The Incan Nagual "Runauturuncu"

The zigzag pendant with a hexagram and inner sun (third eye) was a gift from our shaman Kuichi Light as a symbol of his tribe.

Incan2
The concept of shamanic transformation into a jaguar is well documented in Mesoamerica and South America and is called "runauturuncu," meaning man-jaguar. In this sculpture, the shaman is shown in the middle of this transformation process and still has human hands, partially transformed feet and a blunt tail.

The runauturuncu is a zoöanthropomorphic entity similar to the werewolf (loup-garou) of European folklore. There is a South American myth that the ancient dwellers of the forest are runauturuncu and former sorcerers. Its power is believed to have been obtained through a pact with Supay, an evil spirit.

This legendary ability for shamans to transform is then bestowed by indigenous healers known as the vegetalista or ayahuasceros. These people possess the knowledge of the plants, particularly the entheogenic varieties available in the Incan rain forest. They concoct a brew called ayahuasca made with the Banisteriopsis caapi vine and leaves from the DMT-containing Psychotria species of shrubs.

Much like the description given by Carlos Castaneda in his books on Mexican shamanism, the idea that a sorcerer can transform himself into a jaguar or other body double is thus connected with the entheogenic experience. According to Carl Ruck in Gods and Plants in the Classical World, the same belief in naguals may account for werewolves and vampires in European folklore. The entheogen used there was known as aconitum or "wolfsbane."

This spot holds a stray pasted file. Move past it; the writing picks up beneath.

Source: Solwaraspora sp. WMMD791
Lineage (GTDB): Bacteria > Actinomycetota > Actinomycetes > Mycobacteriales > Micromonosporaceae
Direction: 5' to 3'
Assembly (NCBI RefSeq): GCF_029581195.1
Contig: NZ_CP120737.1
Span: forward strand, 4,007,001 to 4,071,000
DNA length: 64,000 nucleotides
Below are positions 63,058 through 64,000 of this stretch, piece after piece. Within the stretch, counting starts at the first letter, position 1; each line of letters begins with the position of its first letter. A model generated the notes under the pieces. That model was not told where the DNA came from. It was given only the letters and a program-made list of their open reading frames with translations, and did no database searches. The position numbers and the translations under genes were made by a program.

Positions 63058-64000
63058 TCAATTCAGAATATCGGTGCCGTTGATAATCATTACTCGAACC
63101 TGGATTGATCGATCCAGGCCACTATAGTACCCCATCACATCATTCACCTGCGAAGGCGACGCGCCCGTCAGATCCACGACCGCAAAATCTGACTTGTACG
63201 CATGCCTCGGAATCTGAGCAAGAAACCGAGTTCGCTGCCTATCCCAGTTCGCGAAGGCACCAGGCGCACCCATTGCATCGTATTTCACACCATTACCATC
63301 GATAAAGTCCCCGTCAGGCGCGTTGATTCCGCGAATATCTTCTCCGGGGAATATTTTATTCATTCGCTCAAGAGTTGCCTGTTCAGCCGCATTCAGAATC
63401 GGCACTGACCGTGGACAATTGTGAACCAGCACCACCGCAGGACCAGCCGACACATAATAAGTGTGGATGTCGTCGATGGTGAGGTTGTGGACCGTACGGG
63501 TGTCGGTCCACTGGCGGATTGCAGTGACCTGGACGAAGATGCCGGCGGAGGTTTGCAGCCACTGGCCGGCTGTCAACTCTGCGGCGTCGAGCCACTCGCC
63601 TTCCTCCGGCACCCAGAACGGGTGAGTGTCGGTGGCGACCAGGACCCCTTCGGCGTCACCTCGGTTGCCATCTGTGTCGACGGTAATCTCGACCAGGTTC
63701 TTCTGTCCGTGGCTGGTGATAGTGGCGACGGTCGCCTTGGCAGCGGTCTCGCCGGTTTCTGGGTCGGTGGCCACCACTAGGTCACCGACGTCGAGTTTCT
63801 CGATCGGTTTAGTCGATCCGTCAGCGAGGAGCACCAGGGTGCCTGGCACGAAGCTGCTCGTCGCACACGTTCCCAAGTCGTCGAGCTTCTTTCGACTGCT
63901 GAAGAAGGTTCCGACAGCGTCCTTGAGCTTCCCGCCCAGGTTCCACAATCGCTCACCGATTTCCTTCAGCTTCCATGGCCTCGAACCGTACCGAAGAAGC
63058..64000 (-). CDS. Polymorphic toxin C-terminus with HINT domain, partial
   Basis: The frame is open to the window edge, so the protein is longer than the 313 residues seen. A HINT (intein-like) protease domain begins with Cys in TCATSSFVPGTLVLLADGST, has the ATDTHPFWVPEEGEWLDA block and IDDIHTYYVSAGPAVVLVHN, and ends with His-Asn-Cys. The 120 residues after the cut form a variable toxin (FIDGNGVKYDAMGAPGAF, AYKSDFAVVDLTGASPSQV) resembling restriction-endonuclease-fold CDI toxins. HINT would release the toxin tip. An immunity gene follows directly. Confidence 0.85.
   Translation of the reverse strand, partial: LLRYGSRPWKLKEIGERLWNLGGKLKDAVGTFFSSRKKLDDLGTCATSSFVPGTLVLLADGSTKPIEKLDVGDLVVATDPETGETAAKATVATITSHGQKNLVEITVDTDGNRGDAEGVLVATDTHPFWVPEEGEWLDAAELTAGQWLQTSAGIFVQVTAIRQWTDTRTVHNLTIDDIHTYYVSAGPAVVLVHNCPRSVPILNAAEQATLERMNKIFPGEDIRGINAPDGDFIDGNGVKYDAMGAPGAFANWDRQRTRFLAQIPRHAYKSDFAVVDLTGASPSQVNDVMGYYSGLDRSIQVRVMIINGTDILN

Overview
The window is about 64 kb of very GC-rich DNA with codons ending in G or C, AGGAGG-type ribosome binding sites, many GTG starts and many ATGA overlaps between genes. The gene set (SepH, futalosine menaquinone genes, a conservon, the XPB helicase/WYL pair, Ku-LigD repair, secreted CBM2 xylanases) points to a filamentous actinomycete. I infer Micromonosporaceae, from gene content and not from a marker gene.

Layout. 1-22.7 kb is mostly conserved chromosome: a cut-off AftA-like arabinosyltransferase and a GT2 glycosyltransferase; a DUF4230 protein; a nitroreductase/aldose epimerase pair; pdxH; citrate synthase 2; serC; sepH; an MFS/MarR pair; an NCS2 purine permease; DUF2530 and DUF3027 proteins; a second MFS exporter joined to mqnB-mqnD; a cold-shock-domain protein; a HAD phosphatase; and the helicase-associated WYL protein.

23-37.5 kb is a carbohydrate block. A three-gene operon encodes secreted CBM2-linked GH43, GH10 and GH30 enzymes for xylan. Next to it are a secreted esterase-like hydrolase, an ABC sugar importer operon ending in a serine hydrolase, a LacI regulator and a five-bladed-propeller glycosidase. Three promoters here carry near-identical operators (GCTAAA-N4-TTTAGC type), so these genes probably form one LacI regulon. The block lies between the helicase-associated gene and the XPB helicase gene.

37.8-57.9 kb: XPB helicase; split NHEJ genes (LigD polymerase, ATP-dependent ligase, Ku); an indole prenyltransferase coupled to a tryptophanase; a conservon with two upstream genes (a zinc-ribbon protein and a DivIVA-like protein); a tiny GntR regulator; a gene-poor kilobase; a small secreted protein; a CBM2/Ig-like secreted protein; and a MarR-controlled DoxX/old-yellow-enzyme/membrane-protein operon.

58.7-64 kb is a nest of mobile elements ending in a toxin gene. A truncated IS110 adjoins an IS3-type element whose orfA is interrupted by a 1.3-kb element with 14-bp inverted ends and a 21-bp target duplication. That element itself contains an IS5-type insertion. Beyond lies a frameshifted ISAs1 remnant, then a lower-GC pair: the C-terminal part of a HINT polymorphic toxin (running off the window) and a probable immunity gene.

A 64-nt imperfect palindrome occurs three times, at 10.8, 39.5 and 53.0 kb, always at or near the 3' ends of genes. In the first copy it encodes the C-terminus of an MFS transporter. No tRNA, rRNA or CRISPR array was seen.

"Wolfsbane or lykoktonos originated in the prophet-deity's cults, among the northern Hyperboreans and in what was known as his other homeland among the so-called wolf-people, the matrilineal Lycians of Asia Minor. This wolf persona became characteristic not only of Apollo's darker nature, but also in general of the recidivous other self of all the heroes who were sons of Zeus. This lupine metaphor is a classical version of the werewolf mythologem and coincides with Indo-European versions of the same phenomenon."